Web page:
As New Yorkers' own love-hate relationship with the residentialversion of rent control has shown, such regulation comes fraughtwith so many problems, both macro and micro, that it can end uphurting the people it is supposed to benefit. Certainly this willbe the case with commercial rent control which is a foolhardyattempt to tamper with a real estate transactional market, a marketproviding a fundamental stimulus to local enterprise and to thelong success of our city as a world financial capital.

No one doubts that ours is a free market that runs in cycles.Through the 1990s and the early part of this decade, office spacein New York was relatively plentiful and reasonably priced for anytenant willing to look and negotiate. In the middle part of thedecade, office rents soared to unbelievable heights, causing alandlord's market and forcing some companies to relocate, close orsettle on an unwanted compromise.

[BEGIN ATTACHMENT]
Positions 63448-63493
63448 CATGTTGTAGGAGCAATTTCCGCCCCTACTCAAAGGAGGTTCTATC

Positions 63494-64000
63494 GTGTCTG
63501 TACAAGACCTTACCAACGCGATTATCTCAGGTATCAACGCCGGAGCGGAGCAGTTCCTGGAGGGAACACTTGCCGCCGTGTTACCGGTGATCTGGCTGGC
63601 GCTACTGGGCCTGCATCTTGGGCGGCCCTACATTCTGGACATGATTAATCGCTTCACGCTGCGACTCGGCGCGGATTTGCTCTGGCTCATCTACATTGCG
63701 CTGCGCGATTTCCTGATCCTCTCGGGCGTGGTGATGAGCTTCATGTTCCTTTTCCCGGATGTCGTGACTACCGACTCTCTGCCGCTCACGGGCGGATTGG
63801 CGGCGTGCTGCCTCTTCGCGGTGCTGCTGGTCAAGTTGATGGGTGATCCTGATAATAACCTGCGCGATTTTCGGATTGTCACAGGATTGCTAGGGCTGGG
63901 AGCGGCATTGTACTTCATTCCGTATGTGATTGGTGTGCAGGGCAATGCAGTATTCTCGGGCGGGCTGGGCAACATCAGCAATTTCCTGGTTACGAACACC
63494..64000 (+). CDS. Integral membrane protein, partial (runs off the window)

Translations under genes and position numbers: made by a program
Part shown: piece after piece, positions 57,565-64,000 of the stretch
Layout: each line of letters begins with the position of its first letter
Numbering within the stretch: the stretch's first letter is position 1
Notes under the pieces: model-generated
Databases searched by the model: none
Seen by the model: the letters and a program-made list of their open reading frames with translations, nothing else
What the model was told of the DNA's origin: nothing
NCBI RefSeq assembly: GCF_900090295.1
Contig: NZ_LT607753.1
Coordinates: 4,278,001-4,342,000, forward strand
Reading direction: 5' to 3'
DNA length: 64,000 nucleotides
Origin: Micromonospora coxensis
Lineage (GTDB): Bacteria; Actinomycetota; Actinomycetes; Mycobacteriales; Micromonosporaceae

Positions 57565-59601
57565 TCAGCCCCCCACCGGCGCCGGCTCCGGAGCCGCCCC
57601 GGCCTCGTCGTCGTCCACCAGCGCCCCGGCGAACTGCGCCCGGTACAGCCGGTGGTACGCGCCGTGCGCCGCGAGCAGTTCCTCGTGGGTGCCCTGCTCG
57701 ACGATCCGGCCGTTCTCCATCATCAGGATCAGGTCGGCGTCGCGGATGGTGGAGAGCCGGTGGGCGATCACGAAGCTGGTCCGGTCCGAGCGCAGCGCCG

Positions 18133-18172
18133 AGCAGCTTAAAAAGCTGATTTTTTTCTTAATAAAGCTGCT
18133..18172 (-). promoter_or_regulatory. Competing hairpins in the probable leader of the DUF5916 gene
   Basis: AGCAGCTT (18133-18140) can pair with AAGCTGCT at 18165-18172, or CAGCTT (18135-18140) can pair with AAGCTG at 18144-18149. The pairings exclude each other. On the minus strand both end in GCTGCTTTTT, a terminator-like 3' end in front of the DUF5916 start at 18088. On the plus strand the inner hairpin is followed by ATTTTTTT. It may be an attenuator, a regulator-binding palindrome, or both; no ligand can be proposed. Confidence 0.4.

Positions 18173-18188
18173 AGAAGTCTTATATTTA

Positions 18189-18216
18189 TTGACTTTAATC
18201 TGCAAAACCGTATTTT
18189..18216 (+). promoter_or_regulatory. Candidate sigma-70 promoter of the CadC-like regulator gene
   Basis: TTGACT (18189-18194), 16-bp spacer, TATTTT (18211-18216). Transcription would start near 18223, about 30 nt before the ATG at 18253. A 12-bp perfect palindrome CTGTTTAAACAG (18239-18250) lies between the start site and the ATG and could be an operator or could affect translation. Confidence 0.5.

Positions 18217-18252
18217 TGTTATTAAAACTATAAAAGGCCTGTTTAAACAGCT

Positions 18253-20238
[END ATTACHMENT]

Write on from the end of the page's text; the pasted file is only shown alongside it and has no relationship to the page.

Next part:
Now, with the economic downturn, tenants are back in thedriver's seat and in a position to negotiate leases on the mostfavorable terms. While this tenants' market will not last forevereither, it is testament to why this market must remain unbridled bypolitically- motivated city legislators.

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